Hard Work
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Hard Work : THE MAKING OF LABOR HISTORY

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Description

A career-spanning collection of writings on labor history by one of the leading figures in the field, showing not only his growth as an historian but the growth of his field as well, exploring the subjects of workers, unions, and politics.show more

Product details

  • Paperback | 264 pages
  • 149.86 x 223.52 x 20.32mm | 249.47g
  • University of Illinois Press
  • Baltimore, United States
  • English
  • New
  • 0252068688
  • 9780252068683

Back cover copy

Hard Work encapsulates the evolving thought of one of American labor history's most prominent scholars. Juxtaposing Melvyn Dubofsky's early and recent writings, this collection forcefully suggests how present and past interact in the writing of history.An exploration of some of American labor's central themes by a giant in the field, Hard Work is also a narrative of how one scholar was drawn to labor history as a subject of study and how his approach to it changed over time. In addition to solid essays on various aspects of labor history, including western working-class radicalism, U.S. labor history in transnational and comparative settings, and the impact of technological change on the American worker movements, this volume provides an invaluable "I was there" perspective on the academic and political climate of the 1960s and early 1970s and on the development of labor history as a discipline over the past four decades.show more

Review quote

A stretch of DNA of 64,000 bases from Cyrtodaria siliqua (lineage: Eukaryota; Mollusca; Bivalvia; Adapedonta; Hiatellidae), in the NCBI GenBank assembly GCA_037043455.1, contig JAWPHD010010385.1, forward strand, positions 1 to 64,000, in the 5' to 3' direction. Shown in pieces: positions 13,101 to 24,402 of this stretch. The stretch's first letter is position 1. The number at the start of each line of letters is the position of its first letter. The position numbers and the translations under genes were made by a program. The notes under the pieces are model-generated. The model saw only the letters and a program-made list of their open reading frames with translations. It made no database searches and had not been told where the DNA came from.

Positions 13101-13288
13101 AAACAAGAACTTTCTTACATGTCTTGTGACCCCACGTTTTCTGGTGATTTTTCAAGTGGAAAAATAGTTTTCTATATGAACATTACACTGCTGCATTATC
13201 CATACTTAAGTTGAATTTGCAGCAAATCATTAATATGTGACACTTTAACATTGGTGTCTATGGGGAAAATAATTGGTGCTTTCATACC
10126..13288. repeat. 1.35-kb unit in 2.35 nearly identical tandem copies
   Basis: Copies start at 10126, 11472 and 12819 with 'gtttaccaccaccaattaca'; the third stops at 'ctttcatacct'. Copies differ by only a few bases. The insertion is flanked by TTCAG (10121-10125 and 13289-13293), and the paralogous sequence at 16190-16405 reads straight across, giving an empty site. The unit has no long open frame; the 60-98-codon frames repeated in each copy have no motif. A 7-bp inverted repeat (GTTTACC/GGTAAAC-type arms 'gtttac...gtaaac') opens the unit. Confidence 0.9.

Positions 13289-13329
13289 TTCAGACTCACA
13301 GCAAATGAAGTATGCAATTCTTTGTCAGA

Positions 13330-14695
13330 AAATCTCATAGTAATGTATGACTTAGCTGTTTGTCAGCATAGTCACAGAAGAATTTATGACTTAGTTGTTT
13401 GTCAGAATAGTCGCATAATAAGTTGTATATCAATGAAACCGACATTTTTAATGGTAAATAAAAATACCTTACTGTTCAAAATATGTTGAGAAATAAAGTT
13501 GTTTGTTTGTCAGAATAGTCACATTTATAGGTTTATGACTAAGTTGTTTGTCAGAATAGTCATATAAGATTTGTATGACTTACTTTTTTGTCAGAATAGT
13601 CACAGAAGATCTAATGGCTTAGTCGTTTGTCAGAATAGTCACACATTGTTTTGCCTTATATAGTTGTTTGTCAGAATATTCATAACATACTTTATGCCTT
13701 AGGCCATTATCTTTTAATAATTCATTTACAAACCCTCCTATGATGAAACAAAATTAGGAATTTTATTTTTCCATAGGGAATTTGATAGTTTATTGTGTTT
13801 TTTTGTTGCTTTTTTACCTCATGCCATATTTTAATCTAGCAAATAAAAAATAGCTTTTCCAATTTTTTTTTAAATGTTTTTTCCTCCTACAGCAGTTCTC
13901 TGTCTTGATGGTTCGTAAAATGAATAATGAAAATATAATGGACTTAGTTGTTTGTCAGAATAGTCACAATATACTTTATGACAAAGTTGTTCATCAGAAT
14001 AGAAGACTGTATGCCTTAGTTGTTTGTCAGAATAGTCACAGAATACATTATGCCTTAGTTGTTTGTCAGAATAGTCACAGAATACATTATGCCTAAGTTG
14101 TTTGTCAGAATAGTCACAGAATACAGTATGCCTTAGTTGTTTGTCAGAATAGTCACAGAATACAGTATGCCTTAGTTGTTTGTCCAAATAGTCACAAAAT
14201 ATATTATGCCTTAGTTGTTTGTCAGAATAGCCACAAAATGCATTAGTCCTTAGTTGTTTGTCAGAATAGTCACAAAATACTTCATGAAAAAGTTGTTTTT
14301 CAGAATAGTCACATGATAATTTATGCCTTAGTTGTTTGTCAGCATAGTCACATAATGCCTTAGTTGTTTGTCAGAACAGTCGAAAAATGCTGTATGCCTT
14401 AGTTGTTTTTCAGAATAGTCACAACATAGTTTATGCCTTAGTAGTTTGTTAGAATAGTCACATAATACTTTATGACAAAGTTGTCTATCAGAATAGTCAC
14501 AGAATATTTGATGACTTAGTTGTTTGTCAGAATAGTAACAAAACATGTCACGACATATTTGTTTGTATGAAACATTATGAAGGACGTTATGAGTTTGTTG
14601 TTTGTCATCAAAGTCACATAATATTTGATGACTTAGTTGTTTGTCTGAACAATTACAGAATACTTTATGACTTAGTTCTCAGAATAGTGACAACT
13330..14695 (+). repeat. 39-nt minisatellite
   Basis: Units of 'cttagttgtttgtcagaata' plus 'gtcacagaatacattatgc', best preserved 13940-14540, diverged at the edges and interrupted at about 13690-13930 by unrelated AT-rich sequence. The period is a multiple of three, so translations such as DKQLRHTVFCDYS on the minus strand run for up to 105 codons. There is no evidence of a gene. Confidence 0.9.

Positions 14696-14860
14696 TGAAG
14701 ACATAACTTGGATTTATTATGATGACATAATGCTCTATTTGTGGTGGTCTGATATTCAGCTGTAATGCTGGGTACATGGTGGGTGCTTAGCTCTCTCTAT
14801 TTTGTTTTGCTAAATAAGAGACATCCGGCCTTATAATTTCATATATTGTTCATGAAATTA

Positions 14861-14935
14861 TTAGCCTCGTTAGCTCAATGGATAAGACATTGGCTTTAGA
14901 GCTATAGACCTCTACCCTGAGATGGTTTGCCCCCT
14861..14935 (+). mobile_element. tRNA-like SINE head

"A gracefully written, enlightening volume." -- Booklist "Dubofsky is a leading scholar of American labor history. In a straightforward writing style, this collection of ten essays surveys his writings over the past half-century, covering such topics as working-class radicalism in the western United States, the impact of technological change on workers' movements, and the author's assessment of the writing of labor history." -- Library Journal "The ten essays and accompanying commentaries in this volume serve as an intellectual biography of both Dubofsky and an academic discipline. By examining the daily life experiences of working men and women beyond the institutional confines of trade unionism, Dubofsky and the others moved ordinary people onto the center stage of human activity... This all-too-rare example of history at its best combines interesting stories told within a context of weighty, yet accessible ideas. An appropriate capstone to Dubofsky's long and distinguiwhed career." -- Choice "Students of labor history will rejoice at having a compilation of some of the most distinct monographs ... written by one of the trailblazers of what remains a relatively new academic focus. The ten essays ... are accompanied by the author's retrospective musings ... [and] a useful bibliography of Dubofsky's lifetime publications. -- Roger Chapman, Southern Historian "Labour history ... was not born of proselytizing zeal, of large conferences and cultivated networks and study groups and connections turned to securing grants. It produced, in solitary and haphazard ways, scholarship of extraordinary depth and richness nonetheless. Dubofsky was at the centre of all this." -- Bryan D. Palmer, Industrial Relations "Over the past thirty years, Dubofsky's highly readable essays -- on the radicalism of western miners and the IWW and on labor and politics in the 1910s and 1930s in particular -- have influenced countless labor historians for the better. Labor historians would do well to heed his arguments for developing a history of workers' conservatism and seeking a fuller understanding of the international context. By bringing together a wide range of Dubofsky's work, this excellent volume should make that task much easier." -- Eric Arnesen, Industrial and Labor Relations Review ADVANCE PRAISE "Dubofsky's articles continue to instruct us in our present work as labor and social historians, even as they serve as an insightful guide to critical aspects in the evolution of the field over the last four decades. Culled from a lifetime of scholarship, these essays now gathered together remind us of our debt to his pronounced historical curiosity, careful research, and innovative interpretive analysis. It is a boon to have them collected in a volume so useful for teaching at all levels." -- Nick Salvatore, author of Eugene V. Debs: Citizen and Socialist "Dubofsky's essays are central to the current labor history literature. Anyone serious about labor history as a field of study will want to own this book." -- Robert Zieger, author of American Workers, American Unionsshow more

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